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Thursday, December 11, 2014

7 Career Questions with Labor & Employment In-House Counsel, Mike Winters ‘05

By Mo Chanmugham, Esq.

One of the best ways to figure out what type of law you want to practice is to speak to a professional in the field to find out what a day in the life of a lawyer is really like. This week we are grateful for 2005 alum Mike Winters, Corporate Counsel, Labor and Employment/Compliance Analyst at Wayne J. Griffin Electric, Inc. for taking the time to answer 7 Career Questions.

  1. What interested you in this area of law?
    Shortly after graduation, a friend asked me to be a volunteer juror for him at an MCLE course on trial practice. At the end of the day, the Superior Court judge teaching the course offered some career advice to us. He suggested that we incorporate employment law into our careers as it was a growing, changing, and unfailingly interesting field of law. Over time, many factors have guided me to this practice, but his advice has rung true.  
  2. In your role, what are your duties and responsibilities?
    There are many, including advising the company on applicable legal updates, ensuring that our practices comply with new and existing laws alike, managing litigation/outside counsel, lending assistance to all departments in the company. One of the great things about working in-house is that each day is unique. 
  3. What do you enjoy about your line of work?
    There are many things I enjoy, but some that jump out would be the variety and my team. There are new challenges each week, which means I am always growing and developing my knowledge and skills. I find it very rewarding that my work, with Human Resources and others, allows the company to avoid potential litigation and other legal matters that would be costly distractions from the company’s real objectives.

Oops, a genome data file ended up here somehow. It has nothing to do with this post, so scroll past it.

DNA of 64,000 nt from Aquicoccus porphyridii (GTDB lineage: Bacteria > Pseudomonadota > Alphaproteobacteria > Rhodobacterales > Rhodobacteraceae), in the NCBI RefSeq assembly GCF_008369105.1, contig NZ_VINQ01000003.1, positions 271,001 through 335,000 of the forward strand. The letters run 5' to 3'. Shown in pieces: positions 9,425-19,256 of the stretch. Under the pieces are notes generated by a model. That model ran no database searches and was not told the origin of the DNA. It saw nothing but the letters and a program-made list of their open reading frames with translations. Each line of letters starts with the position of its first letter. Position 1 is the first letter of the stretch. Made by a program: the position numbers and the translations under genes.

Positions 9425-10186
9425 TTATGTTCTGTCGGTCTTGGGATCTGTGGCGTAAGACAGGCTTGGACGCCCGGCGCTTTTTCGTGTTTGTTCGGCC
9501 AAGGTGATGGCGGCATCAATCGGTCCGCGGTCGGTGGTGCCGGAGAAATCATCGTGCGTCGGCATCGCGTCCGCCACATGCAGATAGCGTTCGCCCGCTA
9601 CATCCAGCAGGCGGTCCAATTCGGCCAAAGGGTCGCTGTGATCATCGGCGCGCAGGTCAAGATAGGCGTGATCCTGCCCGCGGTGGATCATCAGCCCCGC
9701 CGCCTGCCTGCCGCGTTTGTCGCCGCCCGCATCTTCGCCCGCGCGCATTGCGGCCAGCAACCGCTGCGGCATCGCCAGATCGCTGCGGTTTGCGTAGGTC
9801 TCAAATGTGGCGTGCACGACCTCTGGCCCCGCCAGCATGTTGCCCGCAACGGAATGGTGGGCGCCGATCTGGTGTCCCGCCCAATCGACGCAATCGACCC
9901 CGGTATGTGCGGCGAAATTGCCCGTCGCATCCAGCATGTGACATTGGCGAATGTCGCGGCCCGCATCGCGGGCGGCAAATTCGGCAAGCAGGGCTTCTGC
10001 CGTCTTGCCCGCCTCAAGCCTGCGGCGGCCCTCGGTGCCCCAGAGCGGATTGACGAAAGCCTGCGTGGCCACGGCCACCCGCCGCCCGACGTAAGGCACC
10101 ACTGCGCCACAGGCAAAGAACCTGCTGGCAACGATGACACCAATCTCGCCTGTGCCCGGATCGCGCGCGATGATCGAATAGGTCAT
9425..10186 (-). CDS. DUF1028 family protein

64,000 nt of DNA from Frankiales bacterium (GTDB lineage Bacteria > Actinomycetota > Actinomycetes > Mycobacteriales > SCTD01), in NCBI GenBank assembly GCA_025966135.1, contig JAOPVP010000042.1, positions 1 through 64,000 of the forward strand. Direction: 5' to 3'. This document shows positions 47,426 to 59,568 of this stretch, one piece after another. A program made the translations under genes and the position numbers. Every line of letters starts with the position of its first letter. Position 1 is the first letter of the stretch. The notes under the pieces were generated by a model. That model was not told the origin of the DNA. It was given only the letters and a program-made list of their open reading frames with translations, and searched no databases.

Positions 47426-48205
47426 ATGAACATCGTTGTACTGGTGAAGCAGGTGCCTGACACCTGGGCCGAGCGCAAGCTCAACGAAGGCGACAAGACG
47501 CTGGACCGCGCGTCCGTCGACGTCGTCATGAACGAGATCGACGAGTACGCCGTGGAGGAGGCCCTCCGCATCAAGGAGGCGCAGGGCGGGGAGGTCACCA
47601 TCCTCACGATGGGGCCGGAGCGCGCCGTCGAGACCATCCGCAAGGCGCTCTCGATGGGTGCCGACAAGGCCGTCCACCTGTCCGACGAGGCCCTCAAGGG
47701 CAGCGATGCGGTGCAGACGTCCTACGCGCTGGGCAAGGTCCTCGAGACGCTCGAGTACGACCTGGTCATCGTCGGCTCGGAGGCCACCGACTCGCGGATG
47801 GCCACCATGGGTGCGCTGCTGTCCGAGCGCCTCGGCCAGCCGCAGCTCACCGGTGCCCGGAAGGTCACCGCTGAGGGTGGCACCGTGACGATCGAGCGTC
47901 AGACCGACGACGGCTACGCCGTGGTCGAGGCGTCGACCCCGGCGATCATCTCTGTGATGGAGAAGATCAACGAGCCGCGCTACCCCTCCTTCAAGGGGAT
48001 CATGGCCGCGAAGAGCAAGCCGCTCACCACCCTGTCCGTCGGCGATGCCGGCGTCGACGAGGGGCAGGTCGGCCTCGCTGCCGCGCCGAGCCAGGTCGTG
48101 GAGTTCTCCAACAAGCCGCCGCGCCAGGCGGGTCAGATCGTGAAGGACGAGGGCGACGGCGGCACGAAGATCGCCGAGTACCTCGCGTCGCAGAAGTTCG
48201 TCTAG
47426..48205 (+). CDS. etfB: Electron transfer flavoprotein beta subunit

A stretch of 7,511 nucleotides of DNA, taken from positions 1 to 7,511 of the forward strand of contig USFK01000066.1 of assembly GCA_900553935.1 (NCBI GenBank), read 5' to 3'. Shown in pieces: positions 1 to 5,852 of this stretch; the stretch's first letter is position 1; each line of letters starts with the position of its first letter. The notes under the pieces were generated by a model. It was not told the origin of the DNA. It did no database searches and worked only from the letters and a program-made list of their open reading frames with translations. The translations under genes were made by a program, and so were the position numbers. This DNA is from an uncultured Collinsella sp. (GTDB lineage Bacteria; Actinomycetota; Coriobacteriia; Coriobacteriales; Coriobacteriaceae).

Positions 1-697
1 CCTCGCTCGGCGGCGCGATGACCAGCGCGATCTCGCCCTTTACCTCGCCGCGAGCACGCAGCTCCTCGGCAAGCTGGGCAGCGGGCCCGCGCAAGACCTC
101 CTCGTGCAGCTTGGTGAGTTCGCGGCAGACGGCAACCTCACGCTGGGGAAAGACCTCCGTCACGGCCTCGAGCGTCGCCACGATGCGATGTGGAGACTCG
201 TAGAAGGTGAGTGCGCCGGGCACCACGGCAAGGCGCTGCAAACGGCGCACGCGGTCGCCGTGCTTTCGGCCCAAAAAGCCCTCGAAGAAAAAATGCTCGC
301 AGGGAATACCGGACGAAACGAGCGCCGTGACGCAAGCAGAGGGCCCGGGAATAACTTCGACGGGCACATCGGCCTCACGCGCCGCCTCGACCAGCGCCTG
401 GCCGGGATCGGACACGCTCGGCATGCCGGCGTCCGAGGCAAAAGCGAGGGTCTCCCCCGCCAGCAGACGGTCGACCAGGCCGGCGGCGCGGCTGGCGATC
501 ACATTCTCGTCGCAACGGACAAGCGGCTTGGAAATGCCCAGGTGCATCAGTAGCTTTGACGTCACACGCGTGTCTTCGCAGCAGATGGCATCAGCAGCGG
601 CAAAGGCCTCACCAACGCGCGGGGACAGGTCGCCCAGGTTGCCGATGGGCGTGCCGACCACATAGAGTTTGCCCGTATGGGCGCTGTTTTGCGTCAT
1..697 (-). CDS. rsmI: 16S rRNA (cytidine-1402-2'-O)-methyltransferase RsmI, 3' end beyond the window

4. What do you find challenging about your line of work?
    The transition from working in a law firm to being an in-house counsel can be a challenge. As an associate in a law firm, there is a road map to follow, at least to some degree. You have a certain number of cases at a given time, and each case has a procedural trajectory from complaint, charge or demand letter through trial or settlement. Moving in-house, you are managing outside counsel and perhaps handling administrative claims, but your time is also divided among many other responsibilities. You are wearing many “hats” and “success” can have different meanings. It is a challenge, but one that I enjoy.
  5. What skills and experience are most valued in this area of law?
    Knowledge of the laws and procedures are always of great value. But beyond that, particularly for employment law, I would say the ability to listen and understand another person’s perspective. When I was in private practice, the mediation of an employment claim often revealed new characteristics of the claim. I was always interested to learn the root cause of the conflict. Often times, I would hear that the real “problem” was not directly related to the specific cause(s) of action.
  6. How did you get your first job after law school?
    By keeping positive. Landing an entry-level legal job was a challenge in 2005, and I know that today it is no different. Due to some unique circumstances, I was still job hunting even after being sworn in. But through contacts and perseverance, I found myself working for a small law firm in Boston. I worked hard and represented our clients well. We had a diverse case load, so I was always learning. With only three lawyers in the firm, I was fortunate enough to regularly appear in court and even win a jury trial in my first year.
  7. What advice would you give your 1L self about how to create a successful legal career?
    Be your best wherever you are at any stage in your career. You will face both personal and professional challenges. But if you work hard and find a way to succeed where you are, you will find there is no one path to where you want to be.

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